New child-care related schemes announced this year

More government subsidies for childcare services.

When: January

What: The subsidies, which were handed out from April, are for working mothers and tiered according to household income, with the lower-income families receiving the most support.

Families with monthly household incomes of $2,500 or less will be subsidised up to $740 a month, making childcare virtually free as median fees are about $750.

Why: The move is aimed at helping low- to middle-income families cope with childcare costs and encourage families to have children.

New tender criteria for operators bidding for HDB sites.

When: June

What: Putting up the highest bid no longer guarantees a commercial operator a much-coveted HDB site.

The authorities now look at a range of factors, such as the quality of its programmes and its fees, under the new tender criteria. The bid price makes up only half the score.

Why: This could lead to more affordable childcare services.

The previous practice of awarding HDB sites based solely on price had sparked bidding wars among operators and often led to higher fees for parents.

Anchor operator scheme expanded to include for-profit operators.

When: June

What: The scheme was previously opened only to non-profit operators. The anchor operators - usually the bigger players - get government help such as rental subsidies and priority in securing HDB premises.

In exchange, they have to keep fees below the industry median, which is about $788 a month for a full-day childcare programme.

Currently, there are two anchor operators, NTUC's My First Skool and the PAP Community Foundation.

Under the new scheme, commercial operators can also apply for grants to set up centres in the heartland.

They are required to keep fees below $720 a month for full-day childcare. The new anchor operators will be made known at year's end.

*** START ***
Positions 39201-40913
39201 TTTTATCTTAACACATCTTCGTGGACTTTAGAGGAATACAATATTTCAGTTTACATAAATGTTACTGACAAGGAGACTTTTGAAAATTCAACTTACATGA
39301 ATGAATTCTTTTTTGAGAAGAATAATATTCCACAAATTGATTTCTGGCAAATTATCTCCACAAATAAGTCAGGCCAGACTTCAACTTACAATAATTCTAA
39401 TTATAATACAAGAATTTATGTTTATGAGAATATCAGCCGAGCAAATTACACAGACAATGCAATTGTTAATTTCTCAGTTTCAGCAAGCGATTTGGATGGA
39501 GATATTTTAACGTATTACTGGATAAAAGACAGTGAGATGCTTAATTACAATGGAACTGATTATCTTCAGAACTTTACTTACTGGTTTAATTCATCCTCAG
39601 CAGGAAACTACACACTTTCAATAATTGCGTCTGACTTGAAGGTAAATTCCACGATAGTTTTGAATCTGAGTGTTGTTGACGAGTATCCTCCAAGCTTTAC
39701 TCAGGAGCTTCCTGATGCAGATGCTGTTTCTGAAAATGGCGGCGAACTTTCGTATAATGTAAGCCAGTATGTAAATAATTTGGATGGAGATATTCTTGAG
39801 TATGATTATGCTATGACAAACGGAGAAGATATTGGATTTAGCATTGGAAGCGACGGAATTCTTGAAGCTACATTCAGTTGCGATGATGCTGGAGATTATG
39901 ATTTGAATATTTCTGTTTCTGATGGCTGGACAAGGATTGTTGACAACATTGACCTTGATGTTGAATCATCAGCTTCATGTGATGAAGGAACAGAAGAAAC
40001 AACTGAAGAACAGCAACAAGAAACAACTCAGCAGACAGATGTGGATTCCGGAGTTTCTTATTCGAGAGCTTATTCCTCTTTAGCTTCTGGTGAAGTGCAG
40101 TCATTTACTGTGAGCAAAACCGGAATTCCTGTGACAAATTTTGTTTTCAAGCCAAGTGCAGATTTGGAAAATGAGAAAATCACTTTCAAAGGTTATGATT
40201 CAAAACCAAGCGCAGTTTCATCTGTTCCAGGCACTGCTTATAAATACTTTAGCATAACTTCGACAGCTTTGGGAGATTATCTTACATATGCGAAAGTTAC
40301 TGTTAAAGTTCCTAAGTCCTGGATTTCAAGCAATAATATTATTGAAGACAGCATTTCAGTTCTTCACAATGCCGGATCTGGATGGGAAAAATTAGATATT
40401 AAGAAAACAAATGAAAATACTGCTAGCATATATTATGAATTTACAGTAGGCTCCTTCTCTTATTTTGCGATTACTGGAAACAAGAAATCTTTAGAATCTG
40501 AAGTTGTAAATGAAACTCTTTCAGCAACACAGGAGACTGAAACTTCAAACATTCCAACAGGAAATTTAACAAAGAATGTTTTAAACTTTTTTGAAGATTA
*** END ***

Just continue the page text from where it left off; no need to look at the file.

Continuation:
Why: The move is aimed at providing cheaper and better pre-school programmes for the mass market.

Funding support for smaller operators with social mission.

When: August

What: Under the new scheme, centres run by voluntary welfare organisations are eligible for grants, which can cover half of the start-up costs for new centres in HDB estates. Previously, they received grants of up to 20 per cent.

Why: To support smaller operators which do not qualify for other schemes, and may be squeezed out of the market.

More funds for operators to set up centres in high-demand areas.

When: September

What: Small and medium-sized operators, including commercial ones, can apply for rental subsidies of 30 to 60 per cent when they set up centres in commercial premises, such as malls or in areas with high demand for childcare services. These areas include Punggol and Woodlands.

Previously, subsidies were given to eligible operators only for centres in HDB premises.

But operators must keep fees below $850 a month for full-day childcare programmes.

To house the new centres, developers of commercial premises will also be given incentives - in the form of more floor area - when they set aside space for childcare facilities.

Why: To ease the childcare crunch in high-demand areas.

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